By at least one measure, we have hit the halfway point of The Lord of the Rings with the chapter “The Palantír,” which is the end of the first of two books making up the middle volume. Page-wise, we’re actually more than halfway through; structurally we’re behind, since there are six books plus the Appendices. I prefer to call this glass half-full, however. So: yay, halfway through!
As usual, spoilers for all of LotR and comments after the jump.
The visitors leave Isengard and stop for the night after a short ride. Pippin envies Merry for riding with Gandalf, where he was in a position to ask questions, and eventually admits to being very curious about the crystal ball he picked up. Merry promises to help him inquire in the morning.
But Pippin can’t wait and sneaks the ball away from a sleeping Gandalf. When he looks in it, he struggles to get away and cannot, until he falls back with a cry. He is discovered lying rigid, eyes open, by the rest of the camp. Gandalf rouses him to consciousness and demands to know what happened. Pippin says that he saw a tower with winged creatures flying around it, and then “he came.” Sauron forced him to confess that he is a hobbit, directed him to tell Saruman “that this dainty is not for him. I will send for it at once,” and then gloated over him. Gandalf looks closely at Pippin, decides he is not lying, and forgives him. Pippin goes back to bed with Merry to sit beside him.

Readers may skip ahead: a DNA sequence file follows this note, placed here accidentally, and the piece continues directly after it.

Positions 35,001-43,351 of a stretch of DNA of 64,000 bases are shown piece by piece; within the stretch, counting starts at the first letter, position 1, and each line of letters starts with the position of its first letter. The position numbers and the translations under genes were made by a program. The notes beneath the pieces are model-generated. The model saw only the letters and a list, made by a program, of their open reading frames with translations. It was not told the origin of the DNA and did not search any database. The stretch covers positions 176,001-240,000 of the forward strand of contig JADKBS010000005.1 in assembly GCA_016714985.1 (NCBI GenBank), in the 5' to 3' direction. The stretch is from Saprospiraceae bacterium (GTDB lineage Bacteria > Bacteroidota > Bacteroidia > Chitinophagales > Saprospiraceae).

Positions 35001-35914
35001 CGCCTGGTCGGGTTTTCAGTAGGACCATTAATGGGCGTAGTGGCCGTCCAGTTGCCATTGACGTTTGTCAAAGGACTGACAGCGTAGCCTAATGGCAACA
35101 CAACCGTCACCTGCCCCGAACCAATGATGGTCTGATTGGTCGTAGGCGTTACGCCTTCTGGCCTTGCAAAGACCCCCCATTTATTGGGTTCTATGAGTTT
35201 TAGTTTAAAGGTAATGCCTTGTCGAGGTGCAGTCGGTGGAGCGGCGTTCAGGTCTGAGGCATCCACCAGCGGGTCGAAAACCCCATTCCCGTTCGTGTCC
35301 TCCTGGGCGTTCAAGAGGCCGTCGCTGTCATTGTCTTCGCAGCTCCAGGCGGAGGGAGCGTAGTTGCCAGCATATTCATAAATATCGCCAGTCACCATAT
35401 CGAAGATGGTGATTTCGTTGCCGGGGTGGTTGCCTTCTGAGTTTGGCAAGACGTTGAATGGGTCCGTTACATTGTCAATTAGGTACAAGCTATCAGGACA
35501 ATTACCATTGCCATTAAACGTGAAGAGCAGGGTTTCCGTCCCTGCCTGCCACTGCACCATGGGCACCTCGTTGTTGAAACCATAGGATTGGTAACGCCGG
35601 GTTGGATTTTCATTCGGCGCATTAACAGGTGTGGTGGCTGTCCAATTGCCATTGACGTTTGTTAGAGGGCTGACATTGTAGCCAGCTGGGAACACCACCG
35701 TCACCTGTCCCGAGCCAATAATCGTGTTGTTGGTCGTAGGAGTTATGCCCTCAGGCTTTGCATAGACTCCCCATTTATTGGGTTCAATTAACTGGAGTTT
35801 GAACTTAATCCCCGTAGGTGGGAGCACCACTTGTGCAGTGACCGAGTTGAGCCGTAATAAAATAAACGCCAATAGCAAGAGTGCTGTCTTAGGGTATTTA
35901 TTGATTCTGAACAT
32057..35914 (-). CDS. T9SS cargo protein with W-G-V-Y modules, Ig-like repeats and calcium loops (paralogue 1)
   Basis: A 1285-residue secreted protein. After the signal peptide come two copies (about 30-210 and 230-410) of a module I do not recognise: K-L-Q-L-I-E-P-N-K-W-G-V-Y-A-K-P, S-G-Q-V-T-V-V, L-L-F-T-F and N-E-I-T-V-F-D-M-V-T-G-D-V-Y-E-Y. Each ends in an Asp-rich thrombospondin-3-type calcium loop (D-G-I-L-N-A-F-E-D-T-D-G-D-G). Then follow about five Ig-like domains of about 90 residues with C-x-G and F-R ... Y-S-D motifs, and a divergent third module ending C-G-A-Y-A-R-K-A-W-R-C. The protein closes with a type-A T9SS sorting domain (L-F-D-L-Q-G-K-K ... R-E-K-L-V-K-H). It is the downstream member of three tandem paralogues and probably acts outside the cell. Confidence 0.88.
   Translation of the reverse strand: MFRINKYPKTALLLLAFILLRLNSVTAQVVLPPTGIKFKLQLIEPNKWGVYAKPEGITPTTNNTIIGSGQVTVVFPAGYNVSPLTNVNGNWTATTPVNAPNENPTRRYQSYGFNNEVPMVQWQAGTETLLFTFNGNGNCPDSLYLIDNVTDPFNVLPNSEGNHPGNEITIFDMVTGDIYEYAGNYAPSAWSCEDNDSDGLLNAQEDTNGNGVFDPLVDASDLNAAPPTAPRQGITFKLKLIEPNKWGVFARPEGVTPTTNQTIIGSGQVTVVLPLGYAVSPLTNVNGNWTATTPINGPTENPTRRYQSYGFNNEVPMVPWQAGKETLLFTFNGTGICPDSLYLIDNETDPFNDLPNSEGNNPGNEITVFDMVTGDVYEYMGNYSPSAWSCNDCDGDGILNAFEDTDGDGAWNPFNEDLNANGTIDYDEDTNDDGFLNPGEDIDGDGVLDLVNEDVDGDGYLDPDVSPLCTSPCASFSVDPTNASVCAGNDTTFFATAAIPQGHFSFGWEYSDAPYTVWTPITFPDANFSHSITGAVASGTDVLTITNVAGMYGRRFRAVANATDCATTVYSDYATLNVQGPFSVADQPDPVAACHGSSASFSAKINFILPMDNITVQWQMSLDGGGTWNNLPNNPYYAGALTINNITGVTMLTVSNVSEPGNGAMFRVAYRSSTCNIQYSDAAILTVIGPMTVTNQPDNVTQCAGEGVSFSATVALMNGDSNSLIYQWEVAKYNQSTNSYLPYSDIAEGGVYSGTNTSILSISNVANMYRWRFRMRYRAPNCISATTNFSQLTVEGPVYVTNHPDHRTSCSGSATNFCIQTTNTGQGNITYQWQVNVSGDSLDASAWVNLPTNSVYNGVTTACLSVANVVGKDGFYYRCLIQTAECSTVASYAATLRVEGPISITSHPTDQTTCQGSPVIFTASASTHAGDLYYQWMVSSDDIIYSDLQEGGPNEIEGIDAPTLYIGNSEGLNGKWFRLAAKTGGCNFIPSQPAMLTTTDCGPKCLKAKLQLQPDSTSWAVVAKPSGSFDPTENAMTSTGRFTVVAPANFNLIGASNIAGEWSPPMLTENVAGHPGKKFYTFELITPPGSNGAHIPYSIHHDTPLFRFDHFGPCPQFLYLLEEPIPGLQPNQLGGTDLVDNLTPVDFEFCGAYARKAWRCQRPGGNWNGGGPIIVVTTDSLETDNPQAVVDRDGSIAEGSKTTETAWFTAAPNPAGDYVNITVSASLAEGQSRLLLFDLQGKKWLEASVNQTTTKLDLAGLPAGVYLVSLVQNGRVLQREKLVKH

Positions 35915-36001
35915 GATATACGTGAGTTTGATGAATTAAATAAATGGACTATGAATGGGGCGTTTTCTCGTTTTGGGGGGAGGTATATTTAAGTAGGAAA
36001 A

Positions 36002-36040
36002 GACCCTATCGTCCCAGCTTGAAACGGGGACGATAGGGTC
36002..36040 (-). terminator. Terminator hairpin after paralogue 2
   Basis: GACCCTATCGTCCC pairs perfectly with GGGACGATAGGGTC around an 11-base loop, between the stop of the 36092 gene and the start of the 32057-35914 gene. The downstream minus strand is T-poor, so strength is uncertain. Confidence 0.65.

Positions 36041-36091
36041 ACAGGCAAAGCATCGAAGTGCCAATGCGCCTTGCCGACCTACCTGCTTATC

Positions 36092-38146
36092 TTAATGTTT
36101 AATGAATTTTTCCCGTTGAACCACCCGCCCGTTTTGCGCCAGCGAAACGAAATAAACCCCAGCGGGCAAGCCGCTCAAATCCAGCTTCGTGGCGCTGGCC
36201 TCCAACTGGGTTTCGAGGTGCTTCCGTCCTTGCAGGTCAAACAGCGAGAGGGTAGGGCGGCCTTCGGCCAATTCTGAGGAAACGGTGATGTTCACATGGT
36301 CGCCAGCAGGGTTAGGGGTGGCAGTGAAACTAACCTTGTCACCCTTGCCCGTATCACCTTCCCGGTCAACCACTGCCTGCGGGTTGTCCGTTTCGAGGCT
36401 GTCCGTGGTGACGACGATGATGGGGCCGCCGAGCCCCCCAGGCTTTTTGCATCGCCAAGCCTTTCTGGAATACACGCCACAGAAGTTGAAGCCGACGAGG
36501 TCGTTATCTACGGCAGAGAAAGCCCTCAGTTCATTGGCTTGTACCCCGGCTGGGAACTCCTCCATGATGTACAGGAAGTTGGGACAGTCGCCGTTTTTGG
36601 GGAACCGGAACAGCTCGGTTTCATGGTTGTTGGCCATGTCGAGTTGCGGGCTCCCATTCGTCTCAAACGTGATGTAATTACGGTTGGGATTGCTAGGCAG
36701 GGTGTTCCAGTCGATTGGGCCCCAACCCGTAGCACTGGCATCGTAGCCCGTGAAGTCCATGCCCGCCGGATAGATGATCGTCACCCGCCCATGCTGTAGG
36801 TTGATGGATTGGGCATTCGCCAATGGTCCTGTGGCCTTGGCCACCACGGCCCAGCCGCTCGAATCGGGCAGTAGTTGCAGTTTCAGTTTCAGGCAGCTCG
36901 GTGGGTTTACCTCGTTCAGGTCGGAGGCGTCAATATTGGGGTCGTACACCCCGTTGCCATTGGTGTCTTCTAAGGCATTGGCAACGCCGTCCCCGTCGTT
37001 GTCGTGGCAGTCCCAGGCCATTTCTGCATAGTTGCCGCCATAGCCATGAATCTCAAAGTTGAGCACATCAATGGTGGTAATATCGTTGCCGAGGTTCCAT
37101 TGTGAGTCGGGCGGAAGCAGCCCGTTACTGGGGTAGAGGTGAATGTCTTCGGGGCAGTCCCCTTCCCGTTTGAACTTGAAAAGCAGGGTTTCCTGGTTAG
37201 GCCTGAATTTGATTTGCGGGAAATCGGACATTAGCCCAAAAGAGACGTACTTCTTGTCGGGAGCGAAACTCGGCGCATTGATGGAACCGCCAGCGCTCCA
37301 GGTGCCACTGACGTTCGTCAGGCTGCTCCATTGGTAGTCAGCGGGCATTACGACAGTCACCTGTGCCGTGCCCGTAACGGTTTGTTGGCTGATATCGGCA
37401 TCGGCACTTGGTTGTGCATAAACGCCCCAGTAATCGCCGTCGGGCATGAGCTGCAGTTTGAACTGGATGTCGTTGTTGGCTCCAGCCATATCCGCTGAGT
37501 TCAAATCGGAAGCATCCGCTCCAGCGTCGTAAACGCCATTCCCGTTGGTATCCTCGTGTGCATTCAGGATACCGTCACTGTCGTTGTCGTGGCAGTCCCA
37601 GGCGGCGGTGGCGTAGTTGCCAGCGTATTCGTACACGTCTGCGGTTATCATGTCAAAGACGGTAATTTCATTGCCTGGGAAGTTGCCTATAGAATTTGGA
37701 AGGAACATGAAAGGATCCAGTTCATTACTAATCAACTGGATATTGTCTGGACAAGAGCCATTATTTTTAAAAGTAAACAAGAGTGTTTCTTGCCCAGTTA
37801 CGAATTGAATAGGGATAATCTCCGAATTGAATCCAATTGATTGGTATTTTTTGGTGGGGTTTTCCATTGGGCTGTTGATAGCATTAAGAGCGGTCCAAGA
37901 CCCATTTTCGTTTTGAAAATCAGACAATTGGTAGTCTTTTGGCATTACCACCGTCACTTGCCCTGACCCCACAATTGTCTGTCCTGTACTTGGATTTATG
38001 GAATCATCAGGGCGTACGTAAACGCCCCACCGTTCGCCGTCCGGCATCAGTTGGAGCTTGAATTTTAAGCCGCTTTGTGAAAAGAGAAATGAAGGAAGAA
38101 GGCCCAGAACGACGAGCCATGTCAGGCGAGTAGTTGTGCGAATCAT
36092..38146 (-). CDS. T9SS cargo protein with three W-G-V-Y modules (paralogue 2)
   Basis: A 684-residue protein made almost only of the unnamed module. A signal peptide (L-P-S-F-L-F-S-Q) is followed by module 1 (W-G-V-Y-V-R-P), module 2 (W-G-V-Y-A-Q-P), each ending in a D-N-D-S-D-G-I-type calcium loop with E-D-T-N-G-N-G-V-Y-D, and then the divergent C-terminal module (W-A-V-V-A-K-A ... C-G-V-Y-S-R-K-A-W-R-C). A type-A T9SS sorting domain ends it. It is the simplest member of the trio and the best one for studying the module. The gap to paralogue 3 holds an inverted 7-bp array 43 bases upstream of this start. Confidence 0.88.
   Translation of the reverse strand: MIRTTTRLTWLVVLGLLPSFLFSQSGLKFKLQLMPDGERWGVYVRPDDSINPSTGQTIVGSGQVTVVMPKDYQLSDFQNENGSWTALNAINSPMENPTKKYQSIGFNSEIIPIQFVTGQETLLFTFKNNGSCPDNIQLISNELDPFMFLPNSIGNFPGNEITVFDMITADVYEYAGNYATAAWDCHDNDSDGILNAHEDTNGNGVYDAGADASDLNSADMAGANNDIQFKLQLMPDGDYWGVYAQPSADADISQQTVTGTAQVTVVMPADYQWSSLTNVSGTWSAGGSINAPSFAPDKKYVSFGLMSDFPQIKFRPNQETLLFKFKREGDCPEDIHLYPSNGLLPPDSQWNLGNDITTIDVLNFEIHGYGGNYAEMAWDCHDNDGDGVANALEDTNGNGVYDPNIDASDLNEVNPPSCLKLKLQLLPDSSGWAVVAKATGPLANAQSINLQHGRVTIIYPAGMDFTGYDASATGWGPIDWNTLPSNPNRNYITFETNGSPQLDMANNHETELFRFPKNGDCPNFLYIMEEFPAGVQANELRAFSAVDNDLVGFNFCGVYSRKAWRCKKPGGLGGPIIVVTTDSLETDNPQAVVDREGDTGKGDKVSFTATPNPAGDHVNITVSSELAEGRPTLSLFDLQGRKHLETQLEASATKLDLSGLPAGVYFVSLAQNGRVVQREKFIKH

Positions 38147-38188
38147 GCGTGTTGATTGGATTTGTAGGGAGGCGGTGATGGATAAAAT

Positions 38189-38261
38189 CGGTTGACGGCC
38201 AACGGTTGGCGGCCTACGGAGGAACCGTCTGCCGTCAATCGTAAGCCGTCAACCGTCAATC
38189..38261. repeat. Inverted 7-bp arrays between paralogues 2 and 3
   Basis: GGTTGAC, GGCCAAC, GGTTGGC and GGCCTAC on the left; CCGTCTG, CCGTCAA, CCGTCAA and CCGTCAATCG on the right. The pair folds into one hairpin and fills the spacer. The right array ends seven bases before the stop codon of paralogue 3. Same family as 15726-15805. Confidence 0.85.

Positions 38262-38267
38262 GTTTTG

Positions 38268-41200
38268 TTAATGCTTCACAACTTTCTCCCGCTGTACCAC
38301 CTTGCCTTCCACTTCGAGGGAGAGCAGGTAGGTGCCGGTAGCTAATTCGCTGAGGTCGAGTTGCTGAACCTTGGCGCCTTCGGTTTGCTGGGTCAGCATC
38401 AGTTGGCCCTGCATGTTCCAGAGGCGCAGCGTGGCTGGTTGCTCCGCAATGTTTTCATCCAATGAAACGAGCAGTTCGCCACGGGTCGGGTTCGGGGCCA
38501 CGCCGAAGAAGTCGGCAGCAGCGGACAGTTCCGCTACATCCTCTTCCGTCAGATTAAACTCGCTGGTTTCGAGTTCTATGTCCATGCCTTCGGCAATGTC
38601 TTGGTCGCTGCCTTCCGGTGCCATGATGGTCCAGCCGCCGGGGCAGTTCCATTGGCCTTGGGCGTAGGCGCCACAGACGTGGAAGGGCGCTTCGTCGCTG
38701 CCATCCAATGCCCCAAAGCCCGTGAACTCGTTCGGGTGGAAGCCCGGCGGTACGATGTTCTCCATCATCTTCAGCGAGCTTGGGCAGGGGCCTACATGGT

Gandalf asks Aragorn to take charge of the stone, which he does as of right, identifying it as a palantír set in Orthanc by the Kings of Gondor. Suddenly a Nazgûl passes overhead. Gandalf tells everyone to ride immediately, scoops Pippin onto Shadowfax, and is gone.
On the ride, Gandalf tells Pippin that the palantír was made by the Elves long ago and were used to guard and unite Gondor, but most of them were lost. Sauron acquired one and when Saruman used the Orthanc-stone to gaze on Mordor, trapped him. Now one Nazgûl has come to see what Saruman has been doing after the failed Orc raid, and another will be coming for Pippin. Gandalf fears that they will discover that he is alive or that an heir of Elendil lives, and so they flee to Gondor.
It’s been a while since I remarked on the text’s rhythmic reversals, so here’s one that caught my eye. As they travel away from Isengard, the descriptions are at first bleak and forbidding: